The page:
Alexander Gordon DAVIDSON was initiated into the Isis-Urania temple in London on 2 November 1901, taking the Latin motto ‘Lux et tenebris’. By this time, the GD administrative records are not noting down what level new members subsequently reached; but he did not become a member of the inner, 2nd Order as far as I can tell.
Alexander Davidson was born to Samuel and Margaret Davidson in January 1860 in Rayne, Aberdeenshire, the youngest of nine children, six boys and three girls. Samuel Davidson was a doctor and also ran a small farm, so on the days of the 1861 and 1871 censuses, his household was a large and varied one: as well as his wife, younger children still living at home, older sons on their Easter vacation from university, a housemaid, a kitchen maid and a nursemaid, it also included two agricultural labourers. Two of Samuel Davidson’s sons followed him to Aberdeen University to study medicine; Alexander Gordon was the younger of the two, graduating in 1881. He registered with the General Medical Council for the first time in 1884 but did not actually pass his MD until 1887. He later gained a diploma in Public Health (DPH). Local councils were being given wider powers and responsibilities to check food and hygiene standards and collect medical statistics, and the DPH was a new qualification, to prepare physicians to take work in this expanding area of employment.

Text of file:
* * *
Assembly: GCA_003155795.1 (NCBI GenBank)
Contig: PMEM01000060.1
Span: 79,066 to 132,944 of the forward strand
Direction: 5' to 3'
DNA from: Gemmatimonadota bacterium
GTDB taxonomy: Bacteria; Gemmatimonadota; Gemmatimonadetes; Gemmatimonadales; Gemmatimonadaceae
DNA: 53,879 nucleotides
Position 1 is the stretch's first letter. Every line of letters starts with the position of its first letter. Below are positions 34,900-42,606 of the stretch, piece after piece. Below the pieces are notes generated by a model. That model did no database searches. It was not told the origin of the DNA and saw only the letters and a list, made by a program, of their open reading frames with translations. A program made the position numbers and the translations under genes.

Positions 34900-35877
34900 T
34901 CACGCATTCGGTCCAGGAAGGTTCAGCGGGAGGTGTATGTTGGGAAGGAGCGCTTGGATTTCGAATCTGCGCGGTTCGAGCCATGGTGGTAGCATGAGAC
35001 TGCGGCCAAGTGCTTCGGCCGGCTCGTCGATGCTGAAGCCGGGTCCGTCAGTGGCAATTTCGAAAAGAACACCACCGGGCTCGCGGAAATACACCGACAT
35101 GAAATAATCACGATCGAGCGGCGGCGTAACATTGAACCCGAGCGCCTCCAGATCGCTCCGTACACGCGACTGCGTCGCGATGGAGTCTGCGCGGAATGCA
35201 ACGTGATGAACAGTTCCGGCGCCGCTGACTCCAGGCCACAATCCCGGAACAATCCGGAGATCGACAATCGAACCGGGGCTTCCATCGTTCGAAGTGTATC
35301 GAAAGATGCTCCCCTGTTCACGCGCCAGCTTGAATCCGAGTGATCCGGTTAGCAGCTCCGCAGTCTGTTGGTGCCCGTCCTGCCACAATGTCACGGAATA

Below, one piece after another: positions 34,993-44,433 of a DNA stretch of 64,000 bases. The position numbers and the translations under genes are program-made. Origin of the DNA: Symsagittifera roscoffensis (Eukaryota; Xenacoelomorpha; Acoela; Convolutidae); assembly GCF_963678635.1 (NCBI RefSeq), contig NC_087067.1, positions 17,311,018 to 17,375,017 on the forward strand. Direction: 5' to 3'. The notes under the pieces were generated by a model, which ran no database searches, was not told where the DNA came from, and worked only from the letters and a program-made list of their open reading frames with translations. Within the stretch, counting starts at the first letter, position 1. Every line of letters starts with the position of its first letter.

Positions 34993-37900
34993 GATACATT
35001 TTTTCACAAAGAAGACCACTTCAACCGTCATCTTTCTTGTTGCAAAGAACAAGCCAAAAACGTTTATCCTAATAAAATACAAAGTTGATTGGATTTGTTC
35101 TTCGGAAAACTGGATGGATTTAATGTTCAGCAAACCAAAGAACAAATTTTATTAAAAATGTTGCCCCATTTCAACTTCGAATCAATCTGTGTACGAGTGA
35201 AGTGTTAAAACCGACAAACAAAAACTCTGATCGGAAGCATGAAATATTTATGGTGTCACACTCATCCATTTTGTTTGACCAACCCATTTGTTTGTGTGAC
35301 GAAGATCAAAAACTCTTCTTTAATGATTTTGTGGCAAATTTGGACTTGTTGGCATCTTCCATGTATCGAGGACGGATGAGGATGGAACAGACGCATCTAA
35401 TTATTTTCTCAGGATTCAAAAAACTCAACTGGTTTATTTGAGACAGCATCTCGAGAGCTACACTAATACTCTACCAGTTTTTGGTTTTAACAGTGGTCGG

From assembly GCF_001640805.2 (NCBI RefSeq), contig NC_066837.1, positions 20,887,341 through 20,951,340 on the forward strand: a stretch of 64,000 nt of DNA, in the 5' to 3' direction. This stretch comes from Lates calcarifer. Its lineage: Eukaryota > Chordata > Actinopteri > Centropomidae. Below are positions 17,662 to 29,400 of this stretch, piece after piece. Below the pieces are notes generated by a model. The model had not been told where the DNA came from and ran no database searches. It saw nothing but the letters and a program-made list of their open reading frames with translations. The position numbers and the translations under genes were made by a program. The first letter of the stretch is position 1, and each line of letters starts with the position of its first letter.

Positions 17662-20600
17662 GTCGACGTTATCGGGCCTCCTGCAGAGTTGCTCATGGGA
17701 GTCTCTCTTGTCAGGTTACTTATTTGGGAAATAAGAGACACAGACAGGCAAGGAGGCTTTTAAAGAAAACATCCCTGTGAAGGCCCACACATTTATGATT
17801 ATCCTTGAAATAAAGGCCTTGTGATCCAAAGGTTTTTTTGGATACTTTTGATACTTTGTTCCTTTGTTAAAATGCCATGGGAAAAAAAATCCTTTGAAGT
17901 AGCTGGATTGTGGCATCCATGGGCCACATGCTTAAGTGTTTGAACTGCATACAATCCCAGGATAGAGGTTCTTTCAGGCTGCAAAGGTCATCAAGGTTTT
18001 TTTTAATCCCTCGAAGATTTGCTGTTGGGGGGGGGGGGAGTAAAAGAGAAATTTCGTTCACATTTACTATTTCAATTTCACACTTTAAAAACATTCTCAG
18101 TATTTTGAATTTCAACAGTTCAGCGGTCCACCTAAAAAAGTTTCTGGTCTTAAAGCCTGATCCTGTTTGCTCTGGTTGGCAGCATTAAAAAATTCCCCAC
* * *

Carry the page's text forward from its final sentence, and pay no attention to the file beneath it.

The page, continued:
During the 1880s and early 1890s, Alexander Gordon was still living in Aberdeenshire; his father had retired from his general practice by 1881 and Alexander Gordon may have taken it over. Around 1893 or 1894 he married Jane Napier Grant, daughter of Richard Robb Grant who ran an engineering and boiler-making firm in Port Dundas Glasgow. Their first child, Jean Evelyn, was born in Scotland but between 1895 and 1899 the family moved south and settled at 57 Crouch Hall Road north London. I suppose this must mean that Alexander Gordon had found a new job; but I haven’t been able to find out what it was. Alexander and Jane’s two sons were born in London: Erroll Gordon Davidson in 1900 and Archer Grant Davidson in 1902.
Sometime during the early 1900s, Alexander Gordon Davidson accepted a job as medical officer with the Tarquah Mining and Exploration Co Ltd and moved to what is now Ghana. This next bit is rather speculative but it’s possible that he heard of the job through Dr Robert Felkin, who had been initiated into the GD in Edinburgh but by 1896 had moved to London. From 1886 to 1896 Felkin had taught tropical medicine at the University of Edinburgh and when he set up in general practice in London he also acted as medical consultant to firms with operations in tropical countries. I can’t actually prove that Felkin and Davidson knew each other but around 1899 they were both living in Crouch Hall Road, north London and I wonder whether that’s not a coincidence.